Palavras-chave: antígenos de neutrófilos, transfusão sanguínea, aloimunização, reação transfusional, neutropenia.




Since the beginning of the twentieth century, investigators have observed that the sera of some patients caused agglutination of leucocytes from others individuals. Granulocyte antibodies have been detected in sera of multitransfused persons, women after pregnancy, patients with neutropenia, patients with febrile transfusion reactions, and in the blood of donors that caused pulmonary transfusion reactions in the transfusion recipient. The first granulocyte-specific antigen was described in 1960 by Lalezari in a case of neonatal alloimmune neutropenia. Meanwhile, a number of granulocyte antigens has been described and characterized on the biochemical and molecular level, which allowed the development of assays for rapid antibody identification and DNA-based techniques for antigen typing (Bux et al. 1995).

Neutrophil antibodies have been shownto play a key role in the patophysiology of several clinical conditions, including neonatal alloimmune neutropenia (NAN), autoimmune neutropenia of childhood, febrile non-hemolytic transfusion reactions (FNHTR), transfusion-related acute lung injury (TRALI), immune neutropenia after bone-marrow transplantation, transfusion-related alloimmune neutropenia (TRAIN), drug-induced neutropenia, and refractoriness to granulocyte transfusion. The identification of neutrophil antigens and antibodies is relevant for the diagnosis of these disorders (Table I).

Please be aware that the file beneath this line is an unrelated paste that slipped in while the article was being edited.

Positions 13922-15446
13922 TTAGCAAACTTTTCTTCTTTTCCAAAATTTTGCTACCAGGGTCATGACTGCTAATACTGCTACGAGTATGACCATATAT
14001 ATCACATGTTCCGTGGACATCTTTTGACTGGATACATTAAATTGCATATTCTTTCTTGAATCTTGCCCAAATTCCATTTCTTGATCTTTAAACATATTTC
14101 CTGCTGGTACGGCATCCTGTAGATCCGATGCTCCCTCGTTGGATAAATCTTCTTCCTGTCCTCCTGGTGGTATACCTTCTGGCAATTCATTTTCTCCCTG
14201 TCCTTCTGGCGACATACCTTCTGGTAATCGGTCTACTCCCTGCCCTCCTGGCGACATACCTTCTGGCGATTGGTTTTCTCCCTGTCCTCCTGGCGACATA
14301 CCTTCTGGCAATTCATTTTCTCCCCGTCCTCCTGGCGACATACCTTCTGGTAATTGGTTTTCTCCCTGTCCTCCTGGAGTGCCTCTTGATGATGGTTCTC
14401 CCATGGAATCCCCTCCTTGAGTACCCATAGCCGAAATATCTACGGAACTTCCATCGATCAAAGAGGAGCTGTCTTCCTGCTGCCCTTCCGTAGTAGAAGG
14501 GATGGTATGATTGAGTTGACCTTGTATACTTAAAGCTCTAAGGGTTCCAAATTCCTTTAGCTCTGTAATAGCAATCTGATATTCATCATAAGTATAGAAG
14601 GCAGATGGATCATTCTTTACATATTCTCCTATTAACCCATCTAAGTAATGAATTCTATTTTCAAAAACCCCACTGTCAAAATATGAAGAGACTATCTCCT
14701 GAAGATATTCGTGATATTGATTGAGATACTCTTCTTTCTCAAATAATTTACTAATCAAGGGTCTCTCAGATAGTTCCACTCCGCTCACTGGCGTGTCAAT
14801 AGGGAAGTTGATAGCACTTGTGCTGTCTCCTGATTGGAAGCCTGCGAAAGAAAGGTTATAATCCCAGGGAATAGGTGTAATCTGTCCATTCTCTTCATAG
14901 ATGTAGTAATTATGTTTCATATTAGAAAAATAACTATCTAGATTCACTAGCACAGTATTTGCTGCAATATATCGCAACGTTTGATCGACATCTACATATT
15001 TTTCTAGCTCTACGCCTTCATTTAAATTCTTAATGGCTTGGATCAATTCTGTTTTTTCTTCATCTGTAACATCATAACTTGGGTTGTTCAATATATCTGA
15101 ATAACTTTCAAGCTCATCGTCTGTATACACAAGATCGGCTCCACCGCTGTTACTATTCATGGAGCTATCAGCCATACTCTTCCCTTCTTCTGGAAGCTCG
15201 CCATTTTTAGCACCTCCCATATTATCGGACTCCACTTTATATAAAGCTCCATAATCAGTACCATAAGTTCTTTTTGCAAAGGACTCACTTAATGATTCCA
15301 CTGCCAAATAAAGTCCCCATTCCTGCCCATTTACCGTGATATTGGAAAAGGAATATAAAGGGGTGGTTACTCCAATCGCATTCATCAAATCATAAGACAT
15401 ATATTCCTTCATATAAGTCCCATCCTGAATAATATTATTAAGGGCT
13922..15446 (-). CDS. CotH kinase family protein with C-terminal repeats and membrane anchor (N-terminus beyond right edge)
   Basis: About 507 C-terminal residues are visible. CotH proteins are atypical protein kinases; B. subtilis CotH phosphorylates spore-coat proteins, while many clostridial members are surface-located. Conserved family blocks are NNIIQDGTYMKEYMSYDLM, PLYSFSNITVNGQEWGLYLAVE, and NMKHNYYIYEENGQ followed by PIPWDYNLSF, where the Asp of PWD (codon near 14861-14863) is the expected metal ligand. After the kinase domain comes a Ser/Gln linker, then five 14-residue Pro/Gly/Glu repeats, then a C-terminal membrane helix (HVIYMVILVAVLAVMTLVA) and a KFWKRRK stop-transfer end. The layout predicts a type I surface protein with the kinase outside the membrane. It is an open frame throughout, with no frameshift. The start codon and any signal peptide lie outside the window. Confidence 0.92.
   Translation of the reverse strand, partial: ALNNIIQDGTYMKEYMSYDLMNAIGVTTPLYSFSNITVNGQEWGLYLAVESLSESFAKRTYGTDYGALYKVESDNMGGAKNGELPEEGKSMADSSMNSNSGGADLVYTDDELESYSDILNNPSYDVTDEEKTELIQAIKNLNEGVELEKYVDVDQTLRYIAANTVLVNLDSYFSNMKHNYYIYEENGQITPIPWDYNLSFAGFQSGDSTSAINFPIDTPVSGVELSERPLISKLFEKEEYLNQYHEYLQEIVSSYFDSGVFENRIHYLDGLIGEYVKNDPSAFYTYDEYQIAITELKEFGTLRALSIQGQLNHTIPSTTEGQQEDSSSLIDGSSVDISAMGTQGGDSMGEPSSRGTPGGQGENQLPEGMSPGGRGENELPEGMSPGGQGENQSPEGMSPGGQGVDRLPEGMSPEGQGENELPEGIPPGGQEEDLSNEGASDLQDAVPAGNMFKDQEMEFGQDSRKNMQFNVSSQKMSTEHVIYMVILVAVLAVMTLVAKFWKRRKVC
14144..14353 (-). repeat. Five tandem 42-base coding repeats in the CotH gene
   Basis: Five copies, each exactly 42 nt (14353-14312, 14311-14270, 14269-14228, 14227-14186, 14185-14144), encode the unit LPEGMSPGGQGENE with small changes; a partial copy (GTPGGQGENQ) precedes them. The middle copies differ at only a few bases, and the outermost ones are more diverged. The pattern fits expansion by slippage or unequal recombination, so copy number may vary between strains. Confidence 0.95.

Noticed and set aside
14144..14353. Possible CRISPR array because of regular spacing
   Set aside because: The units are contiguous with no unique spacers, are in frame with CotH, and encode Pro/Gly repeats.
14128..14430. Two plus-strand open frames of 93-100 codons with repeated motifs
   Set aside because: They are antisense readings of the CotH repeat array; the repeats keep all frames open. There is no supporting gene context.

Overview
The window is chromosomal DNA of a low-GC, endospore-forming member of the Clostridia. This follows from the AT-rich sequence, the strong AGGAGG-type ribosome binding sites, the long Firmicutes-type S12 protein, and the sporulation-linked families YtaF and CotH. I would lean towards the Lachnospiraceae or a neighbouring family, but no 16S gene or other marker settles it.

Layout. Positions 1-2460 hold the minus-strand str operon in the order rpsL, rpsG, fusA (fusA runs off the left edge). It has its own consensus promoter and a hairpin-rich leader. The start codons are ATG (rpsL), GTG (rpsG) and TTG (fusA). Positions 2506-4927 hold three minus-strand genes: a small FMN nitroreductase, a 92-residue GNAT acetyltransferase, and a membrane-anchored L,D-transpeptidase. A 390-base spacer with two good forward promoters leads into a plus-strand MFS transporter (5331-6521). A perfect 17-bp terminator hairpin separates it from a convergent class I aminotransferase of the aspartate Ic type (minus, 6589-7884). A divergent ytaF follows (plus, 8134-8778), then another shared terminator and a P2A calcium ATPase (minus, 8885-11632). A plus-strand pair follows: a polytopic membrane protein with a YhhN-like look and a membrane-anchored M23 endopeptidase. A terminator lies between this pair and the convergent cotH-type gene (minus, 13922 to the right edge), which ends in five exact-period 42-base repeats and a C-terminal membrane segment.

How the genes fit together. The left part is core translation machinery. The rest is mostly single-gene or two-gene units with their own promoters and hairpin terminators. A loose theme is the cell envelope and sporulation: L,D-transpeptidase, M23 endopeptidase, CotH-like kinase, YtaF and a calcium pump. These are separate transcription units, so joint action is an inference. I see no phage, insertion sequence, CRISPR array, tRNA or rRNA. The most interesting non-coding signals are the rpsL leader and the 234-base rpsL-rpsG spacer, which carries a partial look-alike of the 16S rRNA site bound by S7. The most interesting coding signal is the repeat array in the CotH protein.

There are several clinically important human neutrophil alloantigen systems. The nomenclature used for these antigens was established in 1998 by an International Society of Blood Transfusion (ISBT) Working Party (Bux 1999) (Table II). The antigen systems are referred to as human neutrophil antigens (HNA). This nomenclature is based on the glycoprotein location of the antigens. Different polymorphisms of the same glycoprotein are designated alphabetically, in a sequential order of detection (HNA-1a, -1b, -1c) and the nomenclature of the alleles named according to the Guidelines of the International Workshop on Human Gene Mapping. Currently, the HNA systems comprise seven antigens, which are assigned to five glycoproteins (antigen systems).




The best characterized neutrophil antigen system is HNA-1, which has three alleles, HNA-1a, -1b e -1c. HNA-1a and -1b were the first granulocyte antigens described in cases of alloimune neonatal neutropenia (Lalezari et al. 1960). Later on, a third polymorphism was described, the SH antigen, now called HNA-1c (Bux et al. 1997b). HNA-1 alloantibodies can cause alloimmune neonatal neutropenia, TRALI and seem not to affect engraftment and neutrophil recovery in alloimmunized recipients of bone marrow transplants (Bux 2001) (Table III).